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The Perils of Perfectionism – Neuroscience News

Summary: While there’s nothing wrong with having high personal standards, perfectionists often feel as though their achievements and successes are never good enough. Perfectionism increases the risk of depression, anxiety, eating disorders, and several other mental health disorders.

Source: Particle

WA researchers aim to help teen girls feel better in their bodies with an online program targeting perfectionism, which has been linked to depression, anxiety and eating disorders.

The Overcoming Perfectionism study uses cognitive behavior therapy to challenge perfectionistic thinking.

This way of thinking is a known risk factor for depression, anxiety and eating disorders.

Australians are experiencing deteriorating mental health since the start of the COVID-19 pandemic. The researchers hope the free online program can help teenage girls improve their state of mind and well-being.

The problem with perfectionism

Clinical psychologist and Curtin University Ph.D. student Amy O’Brien is leading the research.

She says there’s nothing wrong with having high standards and being driven to succeed.

But perfectionism can make us feel like we’re never good enough regardless of how high we score on a test or how well we perform on the sporting field. That’s unhelpful and takes a toll on our self-esteem.

“We’re not trying to lower people’s standards or stop them from achieving great things,” says Amy.

“We just want them to have self-esteem that comes from other places, not just based on whether they achieve good results or not.”

The shadow pandemic

Mental illness symptoms have increased across the board since the start of the pandemic.

The World Health Organization estimates COVID-19 triggered a 25% increase in anxiety and depression—with young people and women bearing the brunt.

InsideOut, Australia’s national research institute for eating disorders, found eating disorder symptoms increased significantly during the first wave of the pandemic. This was coupled with difficulty accessing treatment.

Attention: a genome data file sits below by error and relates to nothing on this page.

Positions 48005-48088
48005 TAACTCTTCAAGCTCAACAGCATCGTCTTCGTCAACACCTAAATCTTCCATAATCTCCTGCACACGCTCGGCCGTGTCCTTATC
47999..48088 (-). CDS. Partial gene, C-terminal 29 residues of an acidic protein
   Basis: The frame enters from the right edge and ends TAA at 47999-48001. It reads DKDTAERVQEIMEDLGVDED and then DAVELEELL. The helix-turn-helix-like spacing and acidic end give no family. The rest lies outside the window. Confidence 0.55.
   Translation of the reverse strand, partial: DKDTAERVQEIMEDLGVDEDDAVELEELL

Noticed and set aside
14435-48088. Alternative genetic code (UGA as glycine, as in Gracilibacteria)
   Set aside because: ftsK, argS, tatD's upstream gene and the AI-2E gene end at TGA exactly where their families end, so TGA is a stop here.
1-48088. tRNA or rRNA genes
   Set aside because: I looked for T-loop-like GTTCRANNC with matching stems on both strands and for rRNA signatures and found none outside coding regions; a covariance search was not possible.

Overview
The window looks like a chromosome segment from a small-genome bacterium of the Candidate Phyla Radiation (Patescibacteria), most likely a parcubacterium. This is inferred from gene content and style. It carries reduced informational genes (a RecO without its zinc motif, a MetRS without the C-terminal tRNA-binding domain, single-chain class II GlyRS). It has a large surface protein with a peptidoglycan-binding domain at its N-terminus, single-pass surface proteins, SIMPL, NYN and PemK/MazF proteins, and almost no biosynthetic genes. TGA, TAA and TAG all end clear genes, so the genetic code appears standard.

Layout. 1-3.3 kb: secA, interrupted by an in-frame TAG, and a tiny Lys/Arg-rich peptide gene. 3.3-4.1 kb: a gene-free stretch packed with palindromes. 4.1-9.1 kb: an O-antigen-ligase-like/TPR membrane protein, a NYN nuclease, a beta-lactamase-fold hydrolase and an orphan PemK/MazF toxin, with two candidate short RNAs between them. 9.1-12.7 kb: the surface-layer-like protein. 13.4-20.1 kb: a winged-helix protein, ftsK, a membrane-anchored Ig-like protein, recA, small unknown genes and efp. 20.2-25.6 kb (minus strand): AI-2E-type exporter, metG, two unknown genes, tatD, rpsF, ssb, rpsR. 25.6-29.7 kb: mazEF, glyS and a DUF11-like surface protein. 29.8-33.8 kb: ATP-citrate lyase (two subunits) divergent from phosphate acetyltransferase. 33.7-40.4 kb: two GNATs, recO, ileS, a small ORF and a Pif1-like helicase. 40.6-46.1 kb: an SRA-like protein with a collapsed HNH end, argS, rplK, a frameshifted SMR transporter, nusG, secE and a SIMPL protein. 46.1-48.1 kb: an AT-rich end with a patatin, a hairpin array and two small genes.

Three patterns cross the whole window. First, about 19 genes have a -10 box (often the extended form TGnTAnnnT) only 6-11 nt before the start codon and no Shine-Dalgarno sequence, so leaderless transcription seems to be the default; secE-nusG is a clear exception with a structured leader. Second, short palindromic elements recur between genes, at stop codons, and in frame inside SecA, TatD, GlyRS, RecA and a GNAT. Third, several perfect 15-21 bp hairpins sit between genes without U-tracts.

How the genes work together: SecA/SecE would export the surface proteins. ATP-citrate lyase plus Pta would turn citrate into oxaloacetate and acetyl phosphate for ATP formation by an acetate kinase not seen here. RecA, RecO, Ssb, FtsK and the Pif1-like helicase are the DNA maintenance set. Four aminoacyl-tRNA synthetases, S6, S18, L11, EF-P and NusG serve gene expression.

Amy says relationships are key in our lives—particularly for teenagers.

“It’s a really important developmental step when they differentiate from their family and they start to rely on their peer groups as big influences,” she says.

“So the fact that we’ve all been driven online … I think definitely is playing into things.”

Instagram versus reality

“We know that eating disorders have existed long before TV and the internet,” says Amy.

“But certainly I think the number of images that we’re exposed to online and all the filters and the photoshopping is warping, maybe, our perspective of normal.”

See also

This shows a statue of a head
This way of thinking is a known risk factor for depression, anxiety and eating disorders. Image is in the public domain

On social media, we’re constantly comparing ourselves to other people’s best moments.

“That’s really going to make our self-esteem take a dip, particularly if we’re prone to having perfectionistic standards for ourselves,” says Amy.

Cutting through inequality

When it comes to treating anxiety and depression, online programs can be almost as effective as face-to-face services.

Amy believes this is the first online program to treat perfectionism in people at risk of eating disorders.

She says online treatments can cut through inequality in accessing mental health services, particularly for people living in rural or remote communities.

“The real-world applications really excite me,” says Amy.

“If we can get good evidence that shows this is effective, then it’s one more resource for the people who might struggle to access help.”

Amy is currently recruiting participants for the Overcoming Perfectionism study. To find out more, visit www.youthperfectionism.org.

About this psychology research news

Author: Michelle Wheeler
Source: Particle
Contact: Michelle Wheeler – Particle
Image: The image is in the public domain

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